OJ Simpson lawyer seeks to auction off late football star's personal items

The lawyer handling O.J. Simpson's estate wants to put his personal belongings up for auction.

Malcolm LaVergne, the attorney, is seeking "court authorization to sell the Decedent’s unique and high-profile personal property through auction houses, waiving the usual requirement for court confirmation to maximize the Estate’s value for creditors and interested parties," according to a court filing, Fox 5 Las Vegas reported.

"Given the unique circumstances of this Estate, Mr. LaVergne believes that certain items of personal property may be more valuable than in a typical probate administration," the filing said.

Items potentially to be auctioned off include the deceased football star's Heisman Trophy, golf clubs, car, and driver’s license, LaVergne said.

LOS ANGELES, CA - DECEMBER 8: O. J. Simpson sits in Superior Court in Los Angeles 08 December 1994 during an open court session where Judge Lance Ito denied a media attorney's request to open court transcripts from a 07 December private meeting invol

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A judge would have to sign off on the request. A hearing date was not scheduled as of Wednesday evening.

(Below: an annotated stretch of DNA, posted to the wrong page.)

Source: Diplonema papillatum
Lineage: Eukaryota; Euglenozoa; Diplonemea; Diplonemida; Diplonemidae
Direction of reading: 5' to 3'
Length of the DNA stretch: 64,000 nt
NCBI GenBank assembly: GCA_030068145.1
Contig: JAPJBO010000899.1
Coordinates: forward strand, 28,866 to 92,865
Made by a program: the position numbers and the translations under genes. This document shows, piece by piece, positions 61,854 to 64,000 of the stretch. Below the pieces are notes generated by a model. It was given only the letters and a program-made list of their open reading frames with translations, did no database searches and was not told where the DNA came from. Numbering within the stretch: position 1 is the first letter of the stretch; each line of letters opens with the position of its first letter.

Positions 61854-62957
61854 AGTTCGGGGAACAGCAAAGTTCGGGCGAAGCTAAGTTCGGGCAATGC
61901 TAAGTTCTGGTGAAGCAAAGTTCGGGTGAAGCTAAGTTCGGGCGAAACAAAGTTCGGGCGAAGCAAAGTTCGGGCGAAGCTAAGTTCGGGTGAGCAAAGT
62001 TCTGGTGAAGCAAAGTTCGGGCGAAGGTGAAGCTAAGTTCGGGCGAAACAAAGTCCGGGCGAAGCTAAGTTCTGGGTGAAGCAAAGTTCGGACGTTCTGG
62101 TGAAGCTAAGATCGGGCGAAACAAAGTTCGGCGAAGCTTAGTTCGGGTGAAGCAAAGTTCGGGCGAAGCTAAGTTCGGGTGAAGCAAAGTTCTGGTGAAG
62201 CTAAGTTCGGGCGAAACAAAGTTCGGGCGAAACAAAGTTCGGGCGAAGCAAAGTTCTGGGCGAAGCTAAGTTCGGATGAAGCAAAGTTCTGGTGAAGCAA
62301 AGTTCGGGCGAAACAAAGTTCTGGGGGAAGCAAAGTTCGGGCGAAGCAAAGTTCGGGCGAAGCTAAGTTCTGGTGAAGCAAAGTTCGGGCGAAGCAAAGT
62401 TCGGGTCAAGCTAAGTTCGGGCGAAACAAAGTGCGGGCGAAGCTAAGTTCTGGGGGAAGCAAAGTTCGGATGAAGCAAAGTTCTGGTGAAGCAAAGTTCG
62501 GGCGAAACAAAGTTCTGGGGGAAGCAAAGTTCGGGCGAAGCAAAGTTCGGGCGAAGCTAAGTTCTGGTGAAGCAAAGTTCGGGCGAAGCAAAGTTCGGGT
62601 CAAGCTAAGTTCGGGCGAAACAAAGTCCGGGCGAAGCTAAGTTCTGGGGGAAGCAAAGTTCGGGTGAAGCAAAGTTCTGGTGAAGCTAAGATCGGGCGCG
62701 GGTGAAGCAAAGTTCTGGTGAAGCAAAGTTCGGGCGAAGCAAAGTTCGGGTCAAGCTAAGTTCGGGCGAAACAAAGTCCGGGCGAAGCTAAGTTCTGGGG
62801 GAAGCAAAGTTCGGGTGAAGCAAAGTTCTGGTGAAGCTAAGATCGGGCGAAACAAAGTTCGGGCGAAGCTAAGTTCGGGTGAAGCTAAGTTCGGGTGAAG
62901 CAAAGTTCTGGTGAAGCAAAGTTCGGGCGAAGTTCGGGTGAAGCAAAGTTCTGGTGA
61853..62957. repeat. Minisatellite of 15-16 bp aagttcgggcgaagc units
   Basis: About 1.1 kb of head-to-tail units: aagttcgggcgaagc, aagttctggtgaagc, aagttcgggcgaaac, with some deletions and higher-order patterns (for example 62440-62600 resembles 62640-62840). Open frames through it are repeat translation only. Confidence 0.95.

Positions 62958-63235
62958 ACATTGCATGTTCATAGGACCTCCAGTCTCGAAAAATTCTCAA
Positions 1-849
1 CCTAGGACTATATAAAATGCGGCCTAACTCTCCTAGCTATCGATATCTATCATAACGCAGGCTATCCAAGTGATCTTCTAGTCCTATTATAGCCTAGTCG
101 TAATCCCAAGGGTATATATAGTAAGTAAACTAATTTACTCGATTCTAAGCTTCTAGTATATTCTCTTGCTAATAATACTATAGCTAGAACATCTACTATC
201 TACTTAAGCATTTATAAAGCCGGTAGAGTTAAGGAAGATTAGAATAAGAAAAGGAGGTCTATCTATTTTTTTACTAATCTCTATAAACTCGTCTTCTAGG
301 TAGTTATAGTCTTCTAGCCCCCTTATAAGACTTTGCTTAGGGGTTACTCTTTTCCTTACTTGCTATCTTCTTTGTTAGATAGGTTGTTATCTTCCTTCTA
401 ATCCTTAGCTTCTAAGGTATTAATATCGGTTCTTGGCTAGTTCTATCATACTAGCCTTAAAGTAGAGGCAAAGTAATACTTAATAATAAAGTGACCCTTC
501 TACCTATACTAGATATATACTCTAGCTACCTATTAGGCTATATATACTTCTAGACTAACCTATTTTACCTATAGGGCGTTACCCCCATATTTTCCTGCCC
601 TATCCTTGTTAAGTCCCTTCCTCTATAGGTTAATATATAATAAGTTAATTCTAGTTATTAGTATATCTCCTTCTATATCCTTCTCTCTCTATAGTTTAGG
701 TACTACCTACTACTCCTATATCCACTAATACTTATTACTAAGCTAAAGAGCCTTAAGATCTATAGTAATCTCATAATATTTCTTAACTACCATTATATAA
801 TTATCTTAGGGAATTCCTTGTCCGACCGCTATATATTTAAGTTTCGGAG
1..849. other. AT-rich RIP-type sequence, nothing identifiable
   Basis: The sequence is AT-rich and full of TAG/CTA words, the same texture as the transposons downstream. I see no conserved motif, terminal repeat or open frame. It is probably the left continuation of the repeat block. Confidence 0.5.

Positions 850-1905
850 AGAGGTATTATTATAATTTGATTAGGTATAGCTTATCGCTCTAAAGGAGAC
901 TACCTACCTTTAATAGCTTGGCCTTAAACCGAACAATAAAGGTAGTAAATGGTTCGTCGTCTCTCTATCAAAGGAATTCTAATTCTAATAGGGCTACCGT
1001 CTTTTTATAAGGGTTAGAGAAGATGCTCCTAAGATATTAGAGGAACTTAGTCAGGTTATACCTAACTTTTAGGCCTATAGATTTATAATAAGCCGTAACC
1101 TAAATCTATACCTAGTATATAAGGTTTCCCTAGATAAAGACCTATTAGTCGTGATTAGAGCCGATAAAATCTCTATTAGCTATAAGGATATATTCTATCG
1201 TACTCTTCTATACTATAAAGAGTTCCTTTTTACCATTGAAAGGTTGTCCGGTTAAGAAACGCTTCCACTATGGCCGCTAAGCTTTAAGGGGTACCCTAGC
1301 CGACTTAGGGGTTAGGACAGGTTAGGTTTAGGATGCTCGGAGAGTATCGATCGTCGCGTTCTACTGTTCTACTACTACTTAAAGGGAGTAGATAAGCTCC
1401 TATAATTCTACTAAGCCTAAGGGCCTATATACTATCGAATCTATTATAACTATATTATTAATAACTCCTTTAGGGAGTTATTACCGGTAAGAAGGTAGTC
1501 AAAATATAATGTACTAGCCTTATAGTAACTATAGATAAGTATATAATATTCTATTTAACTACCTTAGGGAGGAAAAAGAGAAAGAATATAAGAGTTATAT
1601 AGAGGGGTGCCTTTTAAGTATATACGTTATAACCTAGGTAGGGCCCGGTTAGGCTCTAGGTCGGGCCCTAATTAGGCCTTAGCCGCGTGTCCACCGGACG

"Additionally, the Decedent was in possession of certain items of personal property that were unique to him and may draw significant interest from the public for purchase. For example, the Decedent was in possession of a Heisman Trophy at the time of his passing (whether the trophy is authentic, or a replica, remains unclear)," the filing reads. "Other personal property items that may draw interest from the public include golf clubs, Mr. Simpson’s vehicle and even his driver's license."

SUGGESTED: OJ Simpson, former NFL star, dead at 76

Simpson, 76, died in April after battling cancer, which was mostly kept from the public, his family said at the time.

He was famously acquitted of the 1994 killing of his ex-wife, Nicole Brown Simpson, and her friend, Ronald Goldman. However, he was found liable for the deaths in a civil trial and ordered to pay the Brown and Goldman families $33.5 million.

His legal problems continued years later when he was arrested in Las Vegas for robbing two sports memorabilia collectors at gunpoint in 2007. Simpson said during trial that he only wanted to take back personal items and family photos that were taken from him after the 1995 acquittal.

He was subsequently convicted of armed robbery in 2008 and sentenced to 33 years in prison, with a minimum of nine years before he was eligible for parole.

He was released from prison in October 2017. 

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